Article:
The Qenite and Israelite sources of Genesis 1-11

I for my part am convinced that in the two genealogies of Genesis 1-11 we have the legendary origins of two different people groups, both of whom had an important part to play in the history of Yahwism. Genesis 4 I am convinced was the origin story for the Qenite, or Midianite people who lived in the deserts around Sinai, and were probably the original worshippers of YHWH (See Deut 33:2, Judges 5:4 and Habakkuk 3:3). This explains why Cain (whose name is cognate of the Qenites) is given a mark of divine protection, despite being a murderer, it also explains why Cain is the first to worship YHWH. Genesis 2-4, I hold is very old, possibly the oldest part of the Bible.

Then later in the narrative of Genesis 4 we hear that the Sethites were the first to worship YHWH, which contradicts the earlier story, and is probably an interpolation. I follow Amar Annus in linking Seth to the Sutean people. Genesis 1 and 5 are almost certainly exillic or post-exillic, but I would suggest that Seth was an earlier figure in Hebrew folklore, likely an ancestor figure, with the Suteans being the ancestors of the Israelites, as well as the other Hebrew kingdoms.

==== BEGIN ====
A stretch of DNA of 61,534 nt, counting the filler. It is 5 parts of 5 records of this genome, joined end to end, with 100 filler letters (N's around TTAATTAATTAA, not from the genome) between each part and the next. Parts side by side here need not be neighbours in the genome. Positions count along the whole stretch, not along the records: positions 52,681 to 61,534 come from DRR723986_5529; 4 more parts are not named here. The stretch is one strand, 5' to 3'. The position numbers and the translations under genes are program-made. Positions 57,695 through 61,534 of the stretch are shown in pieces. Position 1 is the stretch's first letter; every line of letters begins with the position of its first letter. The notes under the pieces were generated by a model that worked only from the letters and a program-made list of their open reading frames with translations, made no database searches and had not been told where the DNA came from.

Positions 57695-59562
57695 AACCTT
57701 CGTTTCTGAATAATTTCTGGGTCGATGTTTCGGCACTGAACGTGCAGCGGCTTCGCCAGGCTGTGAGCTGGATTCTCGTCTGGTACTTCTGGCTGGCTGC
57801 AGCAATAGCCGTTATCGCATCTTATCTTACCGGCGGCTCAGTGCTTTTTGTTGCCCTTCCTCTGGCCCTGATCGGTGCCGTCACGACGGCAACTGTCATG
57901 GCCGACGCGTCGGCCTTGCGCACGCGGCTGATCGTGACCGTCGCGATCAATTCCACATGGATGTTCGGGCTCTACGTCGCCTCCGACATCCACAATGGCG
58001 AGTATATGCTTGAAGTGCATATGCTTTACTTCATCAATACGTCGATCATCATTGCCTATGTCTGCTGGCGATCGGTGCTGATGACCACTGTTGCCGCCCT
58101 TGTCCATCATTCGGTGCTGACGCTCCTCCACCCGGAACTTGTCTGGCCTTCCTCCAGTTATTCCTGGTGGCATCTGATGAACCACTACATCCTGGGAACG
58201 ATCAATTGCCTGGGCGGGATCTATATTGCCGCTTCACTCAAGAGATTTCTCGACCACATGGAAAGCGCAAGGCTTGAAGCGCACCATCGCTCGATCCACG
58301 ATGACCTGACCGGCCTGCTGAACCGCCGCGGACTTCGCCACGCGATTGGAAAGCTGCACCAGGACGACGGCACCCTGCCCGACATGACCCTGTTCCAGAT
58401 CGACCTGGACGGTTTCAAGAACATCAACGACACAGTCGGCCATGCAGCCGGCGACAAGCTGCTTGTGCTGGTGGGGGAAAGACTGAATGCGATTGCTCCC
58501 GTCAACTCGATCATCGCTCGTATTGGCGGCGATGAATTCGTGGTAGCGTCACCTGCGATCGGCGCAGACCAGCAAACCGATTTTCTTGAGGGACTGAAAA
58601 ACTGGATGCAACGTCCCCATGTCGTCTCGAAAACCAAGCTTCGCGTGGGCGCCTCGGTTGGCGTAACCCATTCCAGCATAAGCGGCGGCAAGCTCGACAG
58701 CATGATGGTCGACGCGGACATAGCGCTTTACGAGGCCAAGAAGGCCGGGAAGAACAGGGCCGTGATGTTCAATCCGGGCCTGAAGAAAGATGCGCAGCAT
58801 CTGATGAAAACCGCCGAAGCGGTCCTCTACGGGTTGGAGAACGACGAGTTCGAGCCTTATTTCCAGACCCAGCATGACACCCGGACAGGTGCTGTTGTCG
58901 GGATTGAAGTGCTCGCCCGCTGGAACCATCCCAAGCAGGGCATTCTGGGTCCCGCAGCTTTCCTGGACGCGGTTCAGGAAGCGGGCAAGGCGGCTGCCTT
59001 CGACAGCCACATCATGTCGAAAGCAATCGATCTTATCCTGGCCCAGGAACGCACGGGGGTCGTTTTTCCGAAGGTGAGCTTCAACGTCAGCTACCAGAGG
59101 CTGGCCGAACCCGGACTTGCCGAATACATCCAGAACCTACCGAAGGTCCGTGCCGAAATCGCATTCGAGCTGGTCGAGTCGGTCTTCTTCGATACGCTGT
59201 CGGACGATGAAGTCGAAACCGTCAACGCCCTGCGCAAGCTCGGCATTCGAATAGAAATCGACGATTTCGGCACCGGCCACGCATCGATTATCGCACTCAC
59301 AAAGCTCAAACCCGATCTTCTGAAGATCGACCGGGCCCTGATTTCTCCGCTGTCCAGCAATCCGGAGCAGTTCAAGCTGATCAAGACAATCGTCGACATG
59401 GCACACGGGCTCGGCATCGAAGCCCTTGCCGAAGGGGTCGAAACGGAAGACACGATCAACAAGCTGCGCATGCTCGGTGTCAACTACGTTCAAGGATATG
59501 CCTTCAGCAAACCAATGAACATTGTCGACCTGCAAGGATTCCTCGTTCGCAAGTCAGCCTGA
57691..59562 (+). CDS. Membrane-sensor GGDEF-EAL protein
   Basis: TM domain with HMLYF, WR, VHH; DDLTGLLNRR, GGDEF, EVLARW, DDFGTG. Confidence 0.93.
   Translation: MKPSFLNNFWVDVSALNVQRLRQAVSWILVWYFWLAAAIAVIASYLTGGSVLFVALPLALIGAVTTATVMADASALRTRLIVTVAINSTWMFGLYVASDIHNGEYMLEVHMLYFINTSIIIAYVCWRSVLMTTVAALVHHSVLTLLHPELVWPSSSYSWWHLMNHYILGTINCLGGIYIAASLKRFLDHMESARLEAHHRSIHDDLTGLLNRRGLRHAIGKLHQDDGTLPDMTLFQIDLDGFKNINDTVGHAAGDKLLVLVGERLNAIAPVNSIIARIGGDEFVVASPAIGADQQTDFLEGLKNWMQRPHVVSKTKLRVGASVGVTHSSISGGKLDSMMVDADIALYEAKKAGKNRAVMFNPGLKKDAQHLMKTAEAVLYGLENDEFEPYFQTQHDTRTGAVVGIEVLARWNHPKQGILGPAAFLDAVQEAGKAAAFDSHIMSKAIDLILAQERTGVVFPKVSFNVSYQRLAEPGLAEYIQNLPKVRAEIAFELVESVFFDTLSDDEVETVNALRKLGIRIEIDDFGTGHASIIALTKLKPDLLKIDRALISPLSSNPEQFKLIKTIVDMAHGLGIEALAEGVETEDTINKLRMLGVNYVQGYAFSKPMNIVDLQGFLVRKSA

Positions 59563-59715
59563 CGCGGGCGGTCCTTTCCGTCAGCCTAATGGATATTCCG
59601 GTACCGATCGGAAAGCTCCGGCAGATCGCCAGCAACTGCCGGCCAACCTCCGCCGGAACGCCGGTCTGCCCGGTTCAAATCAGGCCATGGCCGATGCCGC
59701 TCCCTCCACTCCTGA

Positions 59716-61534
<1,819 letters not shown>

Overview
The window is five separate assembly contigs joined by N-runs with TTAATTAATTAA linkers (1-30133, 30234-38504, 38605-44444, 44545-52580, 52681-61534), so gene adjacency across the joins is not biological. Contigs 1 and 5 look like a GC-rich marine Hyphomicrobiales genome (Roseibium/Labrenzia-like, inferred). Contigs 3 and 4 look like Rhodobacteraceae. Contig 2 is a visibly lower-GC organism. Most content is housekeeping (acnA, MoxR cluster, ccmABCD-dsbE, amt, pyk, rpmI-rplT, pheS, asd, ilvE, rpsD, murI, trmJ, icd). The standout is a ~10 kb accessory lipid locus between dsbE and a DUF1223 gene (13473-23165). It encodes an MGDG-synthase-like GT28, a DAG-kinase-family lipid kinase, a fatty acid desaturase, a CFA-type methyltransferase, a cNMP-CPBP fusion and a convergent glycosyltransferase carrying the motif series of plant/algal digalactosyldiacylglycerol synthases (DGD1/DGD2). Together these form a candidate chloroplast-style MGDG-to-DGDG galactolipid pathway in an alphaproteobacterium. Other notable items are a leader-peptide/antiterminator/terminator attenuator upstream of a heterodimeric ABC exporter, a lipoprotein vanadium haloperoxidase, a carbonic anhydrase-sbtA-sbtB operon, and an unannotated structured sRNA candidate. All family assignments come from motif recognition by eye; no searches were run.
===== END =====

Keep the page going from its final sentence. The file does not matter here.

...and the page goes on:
Just my insight into the early chapters of Genesis.

1 Like

A common interpretation of Hab 3:3 is that the passage of verse 3 to verse 6 is a reference to Abraham, verses 7-10 are a reference to Moses and verses 11-15 are a reference to Joshua. Judges 5:4 and Deut 33:2 are historic references to God leading Israel. I do not see the connection.

I feel the different uses of YHWH and Elohim in chapters 2 and 1 is due to Chapter 2 references God’d relationship with His people. The chapter 2 creation narrative describes the chosen line, the line leading to the Messiah. Chapter 1 describes the creation of the non-chosen people, where the term Elohim is used, a more general term for God. The genealogy of the line (or lines) not leading to the Messiah are always given before the line leading to the Messiah throughout Genesis and Chronicles. This is another reason why I feel chapters 1 and 2 should be read sequentially and are not a retelling of the same narrative in greater detail.

With this interpretation, the creation of man in chapter 1 is not in conflict with evolution.

1 Like

According to Richard Elliott Friedman, the original J document (c.950 BC) knew only of Adam, Eve & Cain his progeny

The Priestly P document (c.700 BC) knew only of Seth and his line

The Redactor R (Ezra c.450 BC) combined the two in parallel, perhaps transferring Noah son of Lamech (J) to the Sethite lineage

1 Like

Not a huge fan of JEDP myself (but I don’t dogmatically hold to any of the major theories), but I concur with the idea that there are multiple sources.

I find the language of the theophanies in the three verses are too similar to be coincidence, and most likely refer to the same event.

It’s not just this, it’s the fact that the creation chronologies contradict each other with regard to the creation of animals.

The conflicts in the creation sequence support my argument of a sequential reading of Chapters 1 & 2. The events of Chapter 1 occur first, including the creation of men and women, followed by a local creation of the Garden, Adam and all life in the Garden

1 Like